Some high-yielding dividend stocks are fantastic long-term investments, but others are deeply troubled businesses whose rich dividend yields serve as warning signs. Sometimes stocks are cheap for a reason, after all.
To help you sort the wheat from the chaff, we asked some of your fellow investors here at The Motley Fool to highlight a few high-yielders that are in it to win it. Read on to see why you should be more excited than scared by the high yields attached to Omega Healthcare Investors (NYSE: OHI), General Mills (NYSE: GIS), and Nielsen Holdings (NYSE: NLSN).
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Rumors of Nielsen's death are greatly exaggerated
Anders Bylund (Nielsen Holdings): The media measurement veteran is hardly a market darling today. Share prices have plunged 38% lower over the last two years, as investors lost faith in Nielsen's ability to stay relevant in an increasingly digital world. Why rely on Nielsen's audience estimates when you can simply build real-time viewership tracking into your mobile apps and cable boxes, arguably getting better data at a lower cost without superfluous middle-men?
The lower prices have resulted in rising dividend yields. Nielsen also boosted its annual payouts by 13% in the last two years and by 75% over four years. Together, the payout increases and lower share prices have lifted Nielsen's dividend yield to new highs of 4.3%.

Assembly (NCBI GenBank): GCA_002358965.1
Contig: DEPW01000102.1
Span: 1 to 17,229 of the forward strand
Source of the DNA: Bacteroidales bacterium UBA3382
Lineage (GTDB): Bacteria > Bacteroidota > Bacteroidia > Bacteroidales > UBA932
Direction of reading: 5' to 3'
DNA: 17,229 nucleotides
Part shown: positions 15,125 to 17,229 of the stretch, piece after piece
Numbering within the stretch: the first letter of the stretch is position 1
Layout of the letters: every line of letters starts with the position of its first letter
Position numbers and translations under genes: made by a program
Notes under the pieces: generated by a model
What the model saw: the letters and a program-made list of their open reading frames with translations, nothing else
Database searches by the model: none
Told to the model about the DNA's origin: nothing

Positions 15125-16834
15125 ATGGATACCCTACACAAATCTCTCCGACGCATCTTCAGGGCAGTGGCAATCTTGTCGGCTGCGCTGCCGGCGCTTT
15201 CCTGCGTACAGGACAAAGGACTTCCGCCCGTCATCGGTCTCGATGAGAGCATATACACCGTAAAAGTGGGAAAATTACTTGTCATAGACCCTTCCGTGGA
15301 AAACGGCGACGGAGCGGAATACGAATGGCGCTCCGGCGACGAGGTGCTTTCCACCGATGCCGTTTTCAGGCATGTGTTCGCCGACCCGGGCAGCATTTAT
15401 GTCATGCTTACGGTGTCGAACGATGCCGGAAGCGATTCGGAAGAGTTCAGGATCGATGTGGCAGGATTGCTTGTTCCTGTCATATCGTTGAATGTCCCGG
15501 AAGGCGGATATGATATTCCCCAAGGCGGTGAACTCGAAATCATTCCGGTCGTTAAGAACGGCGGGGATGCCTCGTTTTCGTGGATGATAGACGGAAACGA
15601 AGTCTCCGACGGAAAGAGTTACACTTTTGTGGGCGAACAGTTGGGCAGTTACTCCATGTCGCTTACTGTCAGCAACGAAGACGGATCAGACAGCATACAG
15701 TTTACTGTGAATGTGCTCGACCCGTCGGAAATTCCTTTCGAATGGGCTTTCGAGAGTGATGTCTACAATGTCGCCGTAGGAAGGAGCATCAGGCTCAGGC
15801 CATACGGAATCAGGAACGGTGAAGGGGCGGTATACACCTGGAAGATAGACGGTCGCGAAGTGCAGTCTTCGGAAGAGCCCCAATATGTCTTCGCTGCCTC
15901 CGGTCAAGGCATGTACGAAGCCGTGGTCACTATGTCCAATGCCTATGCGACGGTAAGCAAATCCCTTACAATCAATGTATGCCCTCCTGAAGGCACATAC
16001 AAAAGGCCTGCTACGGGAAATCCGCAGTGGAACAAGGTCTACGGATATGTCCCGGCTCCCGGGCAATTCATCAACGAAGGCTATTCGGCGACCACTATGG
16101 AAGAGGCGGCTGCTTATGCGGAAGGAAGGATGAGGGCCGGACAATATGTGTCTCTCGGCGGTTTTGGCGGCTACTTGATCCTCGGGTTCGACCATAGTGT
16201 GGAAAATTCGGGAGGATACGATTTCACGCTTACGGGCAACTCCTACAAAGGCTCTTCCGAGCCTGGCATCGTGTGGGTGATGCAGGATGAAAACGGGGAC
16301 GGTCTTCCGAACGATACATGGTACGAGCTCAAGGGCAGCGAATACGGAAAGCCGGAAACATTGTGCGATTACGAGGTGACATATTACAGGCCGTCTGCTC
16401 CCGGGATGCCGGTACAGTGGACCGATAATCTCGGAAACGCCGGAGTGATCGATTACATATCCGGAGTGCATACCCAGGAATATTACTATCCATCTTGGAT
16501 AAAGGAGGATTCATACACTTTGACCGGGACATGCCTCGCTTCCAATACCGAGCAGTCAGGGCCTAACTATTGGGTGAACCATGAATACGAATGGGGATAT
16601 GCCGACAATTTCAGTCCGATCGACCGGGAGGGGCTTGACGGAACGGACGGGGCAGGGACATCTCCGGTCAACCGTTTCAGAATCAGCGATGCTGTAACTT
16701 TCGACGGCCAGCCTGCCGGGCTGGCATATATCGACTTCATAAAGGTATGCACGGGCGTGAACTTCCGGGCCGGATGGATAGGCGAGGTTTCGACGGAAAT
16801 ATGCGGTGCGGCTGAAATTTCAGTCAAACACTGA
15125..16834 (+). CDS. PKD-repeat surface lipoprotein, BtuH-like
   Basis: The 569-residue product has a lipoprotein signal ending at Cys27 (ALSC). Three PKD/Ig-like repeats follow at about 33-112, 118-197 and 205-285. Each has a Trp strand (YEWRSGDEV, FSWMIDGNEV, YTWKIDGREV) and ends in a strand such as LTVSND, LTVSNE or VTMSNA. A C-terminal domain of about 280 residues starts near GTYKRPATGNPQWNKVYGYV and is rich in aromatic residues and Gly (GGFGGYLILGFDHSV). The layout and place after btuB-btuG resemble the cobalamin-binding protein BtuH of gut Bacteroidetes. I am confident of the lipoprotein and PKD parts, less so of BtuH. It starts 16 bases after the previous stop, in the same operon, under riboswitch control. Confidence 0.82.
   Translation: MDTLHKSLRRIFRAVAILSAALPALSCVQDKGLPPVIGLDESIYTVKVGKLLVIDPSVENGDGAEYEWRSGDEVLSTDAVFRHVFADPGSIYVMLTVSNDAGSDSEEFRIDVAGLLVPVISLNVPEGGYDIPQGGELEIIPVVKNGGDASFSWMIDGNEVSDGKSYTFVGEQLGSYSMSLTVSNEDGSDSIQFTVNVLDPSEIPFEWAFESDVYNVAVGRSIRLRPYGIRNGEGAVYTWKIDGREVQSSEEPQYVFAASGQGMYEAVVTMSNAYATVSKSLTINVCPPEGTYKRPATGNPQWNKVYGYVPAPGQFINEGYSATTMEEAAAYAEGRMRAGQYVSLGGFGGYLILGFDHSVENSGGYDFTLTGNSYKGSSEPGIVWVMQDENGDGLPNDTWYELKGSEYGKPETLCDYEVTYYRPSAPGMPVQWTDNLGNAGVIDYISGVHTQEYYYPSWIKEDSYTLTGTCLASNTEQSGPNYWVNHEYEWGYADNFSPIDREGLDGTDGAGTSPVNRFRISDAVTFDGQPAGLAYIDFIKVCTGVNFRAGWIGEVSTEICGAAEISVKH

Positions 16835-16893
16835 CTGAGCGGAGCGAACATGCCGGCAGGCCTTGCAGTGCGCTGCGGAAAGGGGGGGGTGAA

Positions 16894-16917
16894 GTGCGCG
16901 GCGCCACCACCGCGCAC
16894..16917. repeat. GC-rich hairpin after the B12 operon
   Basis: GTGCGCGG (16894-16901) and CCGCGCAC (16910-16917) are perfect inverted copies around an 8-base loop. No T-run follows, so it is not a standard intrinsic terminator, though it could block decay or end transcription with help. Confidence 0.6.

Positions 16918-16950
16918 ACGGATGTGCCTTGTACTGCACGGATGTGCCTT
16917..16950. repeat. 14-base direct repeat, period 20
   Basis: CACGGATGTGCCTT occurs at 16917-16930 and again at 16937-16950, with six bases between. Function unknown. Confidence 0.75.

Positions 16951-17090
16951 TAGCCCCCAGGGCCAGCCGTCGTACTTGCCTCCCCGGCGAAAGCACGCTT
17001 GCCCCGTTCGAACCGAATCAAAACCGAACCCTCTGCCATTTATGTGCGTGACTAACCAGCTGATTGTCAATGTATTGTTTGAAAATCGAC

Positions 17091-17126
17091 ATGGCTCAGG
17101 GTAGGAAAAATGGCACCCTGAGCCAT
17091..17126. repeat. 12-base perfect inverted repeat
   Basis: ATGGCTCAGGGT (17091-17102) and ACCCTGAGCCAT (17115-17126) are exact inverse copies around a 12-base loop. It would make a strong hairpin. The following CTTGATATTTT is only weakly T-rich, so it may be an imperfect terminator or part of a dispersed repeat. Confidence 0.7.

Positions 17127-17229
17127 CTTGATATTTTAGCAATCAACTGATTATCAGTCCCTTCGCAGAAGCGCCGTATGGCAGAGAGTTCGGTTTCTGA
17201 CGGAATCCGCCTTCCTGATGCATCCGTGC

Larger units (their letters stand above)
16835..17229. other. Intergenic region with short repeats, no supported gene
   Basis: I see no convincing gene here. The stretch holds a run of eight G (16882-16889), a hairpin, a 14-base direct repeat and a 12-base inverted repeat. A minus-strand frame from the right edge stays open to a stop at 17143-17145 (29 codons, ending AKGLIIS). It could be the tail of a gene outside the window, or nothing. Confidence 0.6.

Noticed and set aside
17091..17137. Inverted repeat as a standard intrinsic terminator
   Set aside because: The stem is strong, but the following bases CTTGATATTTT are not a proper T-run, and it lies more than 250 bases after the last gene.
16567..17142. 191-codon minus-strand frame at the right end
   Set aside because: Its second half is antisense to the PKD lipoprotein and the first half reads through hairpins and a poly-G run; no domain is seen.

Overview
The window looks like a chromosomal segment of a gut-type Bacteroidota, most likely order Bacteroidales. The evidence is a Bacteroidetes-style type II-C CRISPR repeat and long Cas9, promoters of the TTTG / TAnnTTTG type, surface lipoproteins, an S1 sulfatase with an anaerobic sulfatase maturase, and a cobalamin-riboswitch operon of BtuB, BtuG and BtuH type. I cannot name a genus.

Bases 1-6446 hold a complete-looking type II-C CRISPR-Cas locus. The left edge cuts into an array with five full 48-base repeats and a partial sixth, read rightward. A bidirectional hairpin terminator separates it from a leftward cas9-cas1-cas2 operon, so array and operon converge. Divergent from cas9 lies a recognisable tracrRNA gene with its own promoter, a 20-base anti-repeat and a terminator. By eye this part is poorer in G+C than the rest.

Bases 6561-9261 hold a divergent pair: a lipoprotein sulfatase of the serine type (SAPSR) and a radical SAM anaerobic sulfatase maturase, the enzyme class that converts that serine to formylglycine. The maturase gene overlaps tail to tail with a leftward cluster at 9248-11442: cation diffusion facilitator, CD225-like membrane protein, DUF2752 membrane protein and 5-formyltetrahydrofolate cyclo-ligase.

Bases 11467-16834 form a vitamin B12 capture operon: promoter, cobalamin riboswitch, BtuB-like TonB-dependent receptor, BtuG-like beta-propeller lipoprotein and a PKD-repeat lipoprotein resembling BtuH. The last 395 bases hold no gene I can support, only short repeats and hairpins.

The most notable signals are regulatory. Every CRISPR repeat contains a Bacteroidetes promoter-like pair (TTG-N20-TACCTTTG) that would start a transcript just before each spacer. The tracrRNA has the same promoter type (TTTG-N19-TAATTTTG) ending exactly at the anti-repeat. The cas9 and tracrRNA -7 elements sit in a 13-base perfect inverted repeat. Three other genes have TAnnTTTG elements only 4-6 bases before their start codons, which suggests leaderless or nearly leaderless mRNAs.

If you think the skeptics are right, feel free to hunt for high-yielding stocks elsewhere. But if you think they're wrong, Nielsen could be primed for a strong rebound from these modest share prices, and you'll be kicking yourself over the opportunity to lock in solid yields at a deep-discount entry price.
Nielsen's annual revenues have actually increased by 20% in the last five years. At the same time, free cash flows and EBITDA profits surged more than 40% higher. That's hardly the last gasp of a dying business model.
And governments all over the world are helping Nielsen succeed right now. Regulatory bodies around the globe are thinking up new restrictions on how digital companies can collect and use data about their customers, which makes Nielsen's third-party data collection services look like the only way to fly in many cases.
The stock is trading at just 12 times forward earnings, near the lowest valuation ratios seen since Nielsen made its comeback to the public markets in 2011. I'm not saying that Nielsen is a risk-free gimme today, but the risk/reward equation is heavily tilted in an investor-friendly direction.
Just don't expect the discounts to last forever. If you're planning to take a swing at Nielsen's juicy dividend yields, the time to act is now.
Feed on this dividend stock
Dan Caplinger (General Mills): Many solid dividend stocks have quite pedestrian businesses that are easy to have confidence in and understand. General Mills is a perfect example, with a host of products that many will remember from the breakfast table, including Cheerios and Pillsbury. The food giant also stands behind brands like Annie's natural foods, Haagen-Dazs ice cream, and Betty Crocker baking needs.